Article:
UK banks suffer poor cash call sales

17 July 2008

Rights issues recently launched by revenue-seeking British banks are selling poorly, it has been suggested.

Around £9 billion of newly-created equities from Barclays, Bradford & Bingley and the UK's biggest lender HBOS remain unsold - and might now have to be purchased by the cash calls' underwriters.

Recent falls of bank stocks to below the rights issue prices have impacted on sales - with customers able to buy the shares more cheaply on the open market.

For example, HBOS closed in London at 254.5p yesterday, while offering rights issue shares at 275p.

However, a last-ditch meeting of City fund managers today before HBOS' deadline tomorrow might lead to at least some of the lender's equities being sold, the Times reports.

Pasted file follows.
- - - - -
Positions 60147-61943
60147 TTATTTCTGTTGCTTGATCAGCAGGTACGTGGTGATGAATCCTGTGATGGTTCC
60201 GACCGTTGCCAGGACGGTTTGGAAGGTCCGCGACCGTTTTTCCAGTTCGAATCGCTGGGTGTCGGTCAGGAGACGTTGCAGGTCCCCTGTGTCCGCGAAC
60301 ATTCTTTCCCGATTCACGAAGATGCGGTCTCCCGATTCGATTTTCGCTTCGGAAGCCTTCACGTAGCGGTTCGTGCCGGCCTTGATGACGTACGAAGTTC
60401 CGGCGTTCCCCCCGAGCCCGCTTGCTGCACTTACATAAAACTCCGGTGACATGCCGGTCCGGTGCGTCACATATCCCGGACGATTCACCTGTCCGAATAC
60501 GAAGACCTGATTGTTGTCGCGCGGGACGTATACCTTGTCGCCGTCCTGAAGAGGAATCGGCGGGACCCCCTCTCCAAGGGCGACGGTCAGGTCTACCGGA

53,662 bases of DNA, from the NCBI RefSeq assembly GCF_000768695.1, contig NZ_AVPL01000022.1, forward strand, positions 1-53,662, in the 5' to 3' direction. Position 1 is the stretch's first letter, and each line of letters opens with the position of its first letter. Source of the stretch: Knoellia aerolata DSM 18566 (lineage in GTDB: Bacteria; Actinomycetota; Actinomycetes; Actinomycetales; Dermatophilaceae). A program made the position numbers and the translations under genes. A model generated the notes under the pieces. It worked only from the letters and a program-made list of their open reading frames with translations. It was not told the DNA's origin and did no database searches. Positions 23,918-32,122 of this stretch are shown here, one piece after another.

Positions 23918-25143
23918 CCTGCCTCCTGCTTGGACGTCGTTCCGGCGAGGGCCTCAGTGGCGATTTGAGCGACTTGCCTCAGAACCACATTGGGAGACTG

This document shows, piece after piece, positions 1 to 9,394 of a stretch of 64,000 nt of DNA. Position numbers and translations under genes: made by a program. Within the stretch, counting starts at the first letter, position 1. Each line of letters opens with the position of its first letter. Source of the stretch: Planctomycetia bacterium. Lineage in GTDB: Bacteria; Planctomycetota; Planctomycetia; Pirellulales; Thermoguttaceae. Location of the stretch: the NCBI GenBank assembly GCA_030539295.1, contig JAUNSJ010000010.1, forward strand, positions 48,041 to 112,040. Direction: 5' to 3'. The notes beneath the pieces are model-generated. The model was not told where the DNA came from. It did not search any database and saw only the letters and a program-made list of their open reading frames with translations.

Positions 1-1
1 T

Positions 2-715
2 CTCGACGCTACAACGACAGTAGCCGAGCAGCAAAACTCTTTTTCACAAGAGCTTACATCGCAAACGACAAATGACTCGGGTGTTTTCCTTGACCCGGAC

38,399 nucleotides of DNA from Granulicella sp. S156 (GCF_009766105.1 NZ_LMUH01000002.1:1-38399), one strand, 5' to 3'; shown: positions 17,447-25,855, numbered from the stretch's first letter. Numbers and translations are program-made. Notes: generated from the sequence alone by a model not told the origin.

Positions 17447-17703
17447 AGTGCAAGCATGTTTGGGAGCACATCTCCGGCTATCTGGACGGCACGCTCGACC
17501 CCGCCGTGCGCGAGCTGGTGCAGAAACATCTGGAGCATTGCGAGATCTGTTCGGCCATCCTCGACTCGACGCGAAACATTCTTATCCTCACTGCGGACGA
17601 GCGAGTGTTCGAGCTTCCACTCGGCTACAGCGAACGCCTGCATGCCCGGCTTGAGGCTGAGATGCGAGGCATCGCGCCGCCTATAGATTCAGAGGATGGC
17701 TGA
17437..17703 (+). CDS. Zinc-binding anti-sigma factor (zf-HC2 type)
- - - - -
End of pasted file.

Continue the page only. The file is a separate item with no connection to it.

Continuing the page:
Heavy exposure among the funds to tracker products, which lose and gain on the performance of indices as a whole, is thought to be likely to swing the balance for some towards selling - with further gloom in the financial sector likely to lead to drops in markets, and erosion of the trackers' value.

"It's a decision you have to make…if you are exposed to banks through a FTSE 100 index tracker, you have to decide whether to allow that position to be diluted," an unnamed manager told the newspaper.

"If you are an active manager, you can take more of a view on whether you're happy about reducing that exposure."

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